I am currently consulting for a large consumer-finance brand, so established and large it is basically an institution. They have their (semi-)celebrity blog on consumer hints and myths, their social content, random pages for SEO value, and more articles of which we know the user is searching for them and desperately needs education. None of it is linked through from the current web site where they have their account. What they do have in educational content inside the service part of the website is about 60 questions, so-called frequently asked. I begged for a content strategist, trying to make clear that just having a copywriter for gaps isn’t enough. I am now working with a Content Strategy team in what I consider a model cooperation.

  • We worked together to agree on a view of who our users are (very tricky in this specific case, because nominally we are designing for everybody here, so we had to agree on levels of understanding, language, and progression. The usual case is working from your personas).
  • The Content Strategists made an inventory of everything already there, and held it up to brand values, tone of voice, and user needs as we understood them.
  • My Product / UX team focused on the clicks and buttons and page journeys for the core service the brand provides.
  • We look together at these service pages and note the educational needs on each page. The Content Strategists either suggested a link, or extracts or videos from existing content, or we identified we had a gap and they started on writing briefs and getting the necessary content made ASAP.
  • They showed me their plan for all the articles and frequent questions and video and info-graphics: how they were grouped according to how they saw users currently search, what educational needs they satisfied, what was already available.
  • My Product / UX team worked with them to re-design a library section of our website that could contain or point to all this content according to our joint user research, from hub pages to article templates
  • My Product Managers are working with the third party that will host all this content, based on my UX templates. We needed a 3d party because this corpus needs to be easily seen by our phone support people, and integrate with their phone support tools in a piece of service design. Usually the content goes in the same CMS the website is being made with.
  • I don’t have to worry about porting the content, filling in the gaps, or making sure it all looks good. The Content team is on it, commissioning writers, illustrators, photography, and videographers. They write and execute the plan for governance and approval, maintenance, and adaptation of the content in the future. They got this. I don’t have to.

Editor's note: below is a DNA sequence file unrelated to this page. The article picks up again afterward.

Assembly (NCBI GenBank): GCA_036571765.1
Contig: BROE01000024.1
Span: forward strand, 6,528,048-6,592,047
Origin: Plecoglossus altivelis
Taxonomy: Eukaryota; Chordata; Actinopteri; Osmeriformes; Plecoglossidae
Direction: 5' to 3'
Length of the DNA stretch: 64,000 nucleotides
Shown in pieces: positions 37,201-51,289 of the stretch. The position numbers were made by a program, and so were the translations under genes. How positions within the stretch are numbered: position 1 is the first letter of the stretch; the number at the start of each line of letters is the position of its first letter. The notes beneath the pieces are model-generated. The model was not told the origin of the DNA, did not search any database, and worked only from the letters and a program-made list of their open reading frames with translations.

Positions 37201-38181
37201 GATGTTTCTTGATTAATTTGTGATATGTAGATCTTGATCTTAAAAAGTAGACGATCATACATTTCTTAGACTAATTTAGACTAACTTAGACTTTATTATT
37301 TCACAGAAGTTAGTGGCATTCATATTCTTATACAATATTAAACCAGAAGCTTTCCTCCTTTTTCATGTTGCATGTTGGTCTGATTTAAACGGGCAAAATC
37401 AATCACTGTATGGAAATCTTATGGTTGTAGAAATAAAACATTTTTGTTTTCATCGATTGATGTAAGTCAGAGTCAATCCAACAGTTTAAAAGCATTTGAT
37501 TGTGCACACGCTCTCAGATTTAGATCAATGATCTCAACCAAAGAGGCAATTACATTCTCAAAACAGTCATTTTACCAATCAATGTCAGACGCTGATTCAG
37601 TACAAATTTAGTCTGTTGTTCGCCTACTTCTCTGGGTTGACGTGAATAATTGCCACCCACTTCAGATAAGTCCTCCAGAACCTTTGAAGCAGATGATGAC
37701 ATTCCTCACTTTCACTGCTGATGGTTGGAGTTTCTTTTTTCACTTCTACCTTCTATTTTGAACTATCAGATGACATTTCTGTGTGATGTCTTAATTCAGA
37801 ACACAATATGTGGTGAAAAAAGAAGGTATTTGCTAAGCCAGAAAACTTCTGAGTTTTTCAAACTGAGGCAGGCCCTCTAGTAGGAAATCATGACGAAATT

This all creates such an increase in speed and especially quality, that they are totally worth the investment. Furthermore, their expertise in re-use and adaptation is saving money where my UX team would have been unable to accurately identify the gaps or articulate to content creators how they should be filled.

(The best part is watching them go to a client with a presentation like “You have 20.000 pages of SEO garbage. Yes, we counted. Your users hit about 600 of those, if that. You can save a ton of money by getting rid of those 19.400 pages, and guess what, you also won’t look like cheap hucksters in a list of Google results anymore.” The look on a client’s face when they realize how much they have wasted on old-school SEO is priceless. Make sure your Content Strategist at that meeting is both authoritative and really soothing.)

What has made these collaborations so good is their knowledge gained from specialization; most of the Content Strategists I have worked with come from the worlds of journalism and publishing, where having a single voice over many kinds of content, focusing on what people want or need to know, understanding where and who your readers really are, and  how they absorb information, is a basic ingrained task. It’s where they always have lived and now live in a new medium.

I raise some hackles left and right these days when I proclaim I consider them part of User Experience (or Customer Experience, or Service Design, or whatever we are calling ourselves these days) as much as the visual graphics team or the user research team: many UX people do not understand their value yet, and Content Strategists themselves are still so isolated often this viewpoint is new to them. But I won’t work on one of the large websites I usually get asked for without them. I do not have the knowledge of what they are so good at, and I definitely do not have the time.